Seven Strategies for Success in Six-Week Immersive Courses
Immersive courses are designed to allow instructors and students to work intensively together for a shorter period than a typical semester in order to enhance focus and facilitate learning through real-world application. Whether the course involves collaborative projects, field work, case studies, problem solving, and/or inquiry-based learning, the goal of immersive courses is to go deep into the disciplinary realm of practice and to allow the students to work and learn closely together in community. In that spirit, this resource distills the seven most impactful strategies to employ when designing an immersive course.
Some of these recommendations may seem familiar to you, because these are tips for effective teaching in general. However, when you are teaching an immersive course—especially an immersive course in an online or hybrid format—the need for intentional planning and thoughtful implementation is greatly amplified.
1. Distill Learning Goals
Be realistic about what can be achieved in six weeks. Consider the skills students will need to develop to apply their content knowledge to authentic, relevant problems or big questions in the discipline. Consider reviewing your learning goals for the course before you (re)design other elements of the course.
2. Build Community
Make community building and/or teamwork skills a course goal. Consider how you will ensure your course is inclusive and accessible, and how you will build community from the very beginning. You might consider pre-class surveys, online welcome videos, icebreakers, Q+A Discussion Forums, or other ways of building community. See the AAC&U Teamwork rubric for ideas on how to measure teamwork within your course. Lastly, consider including opportunities to check in with your students throughout the six weeks, as a way to get feedback on how the course is going and how students are doing.
3. Reduce Content
Only include content that is necessary for students to achieve your learning goals. Any extra content can be made optional, or students can choose from among a larger selection of readings, videos, and other resources. As you’re designing the course, keep saying to yourself: Depth not breadth!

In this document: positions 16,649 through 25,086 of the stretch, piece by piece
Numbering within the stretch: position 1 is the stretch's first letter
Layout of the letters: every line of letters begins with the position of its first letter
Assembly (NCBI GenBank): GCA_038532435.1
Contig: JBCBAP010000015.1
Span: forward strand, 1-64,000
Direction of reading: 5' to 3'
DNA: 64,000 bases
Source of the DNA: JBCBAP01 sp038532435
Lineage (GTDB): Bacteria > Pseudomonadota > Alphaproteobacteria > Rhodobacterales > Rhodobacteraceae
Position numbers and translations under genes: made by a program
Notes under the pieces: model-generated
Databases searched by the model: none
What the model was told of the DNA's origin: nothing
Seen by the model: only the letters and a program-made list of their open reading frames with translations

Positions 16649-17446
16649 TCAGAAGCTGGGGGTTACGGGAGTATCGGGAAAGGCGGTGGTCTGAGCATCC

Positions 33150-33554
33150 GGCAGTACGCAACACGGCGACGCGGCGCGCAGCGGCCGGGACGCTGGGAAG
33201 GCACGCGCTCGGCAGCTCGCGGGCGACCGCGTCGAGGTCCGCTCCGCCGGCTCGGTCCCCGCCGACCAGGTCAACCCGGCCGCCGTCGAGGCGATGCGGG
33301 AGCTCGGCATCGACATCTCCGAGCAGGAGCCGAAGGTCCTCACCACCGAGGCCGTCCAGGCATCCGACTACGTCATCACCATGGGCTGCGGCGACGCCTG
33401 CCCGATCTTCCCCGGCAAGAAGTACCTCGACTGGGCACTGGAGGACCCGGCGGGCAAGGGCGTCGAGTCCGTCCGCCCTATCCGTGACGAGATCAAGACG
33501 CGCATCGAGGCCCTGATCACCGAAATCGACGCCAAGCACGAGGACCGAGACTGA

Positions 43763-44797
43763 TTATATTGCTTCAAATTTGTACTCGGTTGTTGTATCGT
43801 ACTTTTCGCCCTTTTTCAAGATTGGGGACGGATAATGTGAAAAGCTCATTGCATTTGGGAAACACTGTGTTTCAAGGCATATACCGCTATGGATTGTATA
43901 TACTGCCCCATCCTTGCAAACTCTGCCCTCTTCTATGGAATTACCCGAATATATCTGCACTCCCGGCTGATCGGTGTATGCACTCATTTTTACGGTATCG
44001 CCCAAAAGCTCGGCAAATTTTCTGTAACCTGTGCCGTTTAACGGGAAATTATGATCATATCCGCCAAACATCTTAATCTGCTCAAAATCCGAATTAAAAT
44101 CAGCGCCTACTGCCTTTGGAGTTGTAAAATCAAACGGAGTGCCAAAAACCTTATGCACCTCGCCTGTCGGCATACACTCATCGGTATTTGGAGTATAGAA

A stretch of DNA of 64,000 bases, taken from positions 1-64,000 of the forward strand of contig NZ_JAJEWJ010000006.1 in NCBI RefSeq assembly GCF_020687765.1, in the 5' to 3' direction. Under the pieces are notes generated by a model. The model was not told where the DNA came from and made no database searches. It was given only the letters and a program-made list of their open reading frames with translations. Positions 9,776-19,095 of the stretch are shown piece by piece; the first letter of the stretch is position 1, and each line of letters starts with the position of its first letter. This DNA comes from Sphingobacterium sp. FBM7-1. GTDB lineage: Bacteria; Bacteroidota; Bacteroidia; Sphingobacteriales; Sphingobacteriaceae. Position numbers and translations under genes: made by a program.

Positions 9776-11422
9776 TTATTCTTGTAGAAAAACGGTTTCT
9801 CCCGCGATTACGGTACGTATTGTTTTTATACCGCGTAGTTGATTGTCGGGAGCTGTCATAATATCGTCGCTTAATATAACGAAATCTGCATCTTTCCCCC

4. Scaffold Assignments to Help Students Stay on Task
Expectations and assignments should be discussed and clarified in the first week of class to give students enough time to finish them in five weeks. The work on end-of-course projects or papers should be scaffolded into smaller assignments due each week. Engage students in learning reflection (metacognition): answering questions about how to improve their own learning, self-assessment and grading using rubrics, and working with peer partners to get support and feedback.
5. Provide Opportunities for Feedback and Formative Assessment
Feedback opportunities should begin no later than week two and should consist of frequent, low-stakes quizzes, reflection paper synopses of readings, etc. so that students know right away what they need to do to succeed. Utilize rubrics and peer feedback to keep yourself from being overwhelmed.
In a typical fourteen-week semester, assignments and assessments will often ramp up around week three or four, with feedback starting to come in a week or two later. The next major assessment might be assigned around week eight or nine, with feedback coming in before students turn in their final assignment or take their final exam. While early and often feedback is always ideal for maximizing student learning, this model still gives students time to learn from the feedback and apply it to their next assignment or exam.
In a six-week immersive course, feedback tracks assessment and begins immediately. The major assessments and assignments of the course are introduced in week one, and students will need feedback almost immediately to ensure they can apply it in their final drafts or in their next assignments.
Divide each week into what the students will do before-class, during-class, and after-class. Plan your activities as the instructor accordingly. It can be helpful to envision each of the six weeks as a different module, and align that modularity with your CourseWorks site design. You may even consider providing students with a module roadmap to help guide them through the six weeks.
Access accessible PDF of image.
7. Vary the In-Class Activities
Successful immersive weeks incorporate a variety of in-class activities to promote active learning, including guest speakers, polls, break-out rooms, collaborative work, chats monitored by TAs, short video clips, debates, discussions, case-based learning, textual analysis, peer review and peer feedback, presentations, simulations, role-playing scenarios, struggling with a hard problem, and more. All of these activities can be interspersed with your short (10-15 minute) explanations and lectures, or can follow recorded lectures the students view before coming to class.
Planning for Fall 2020? CTL has created online resources and workshops to help instructors adapt to teaching online and best prepare for the upcoming semester.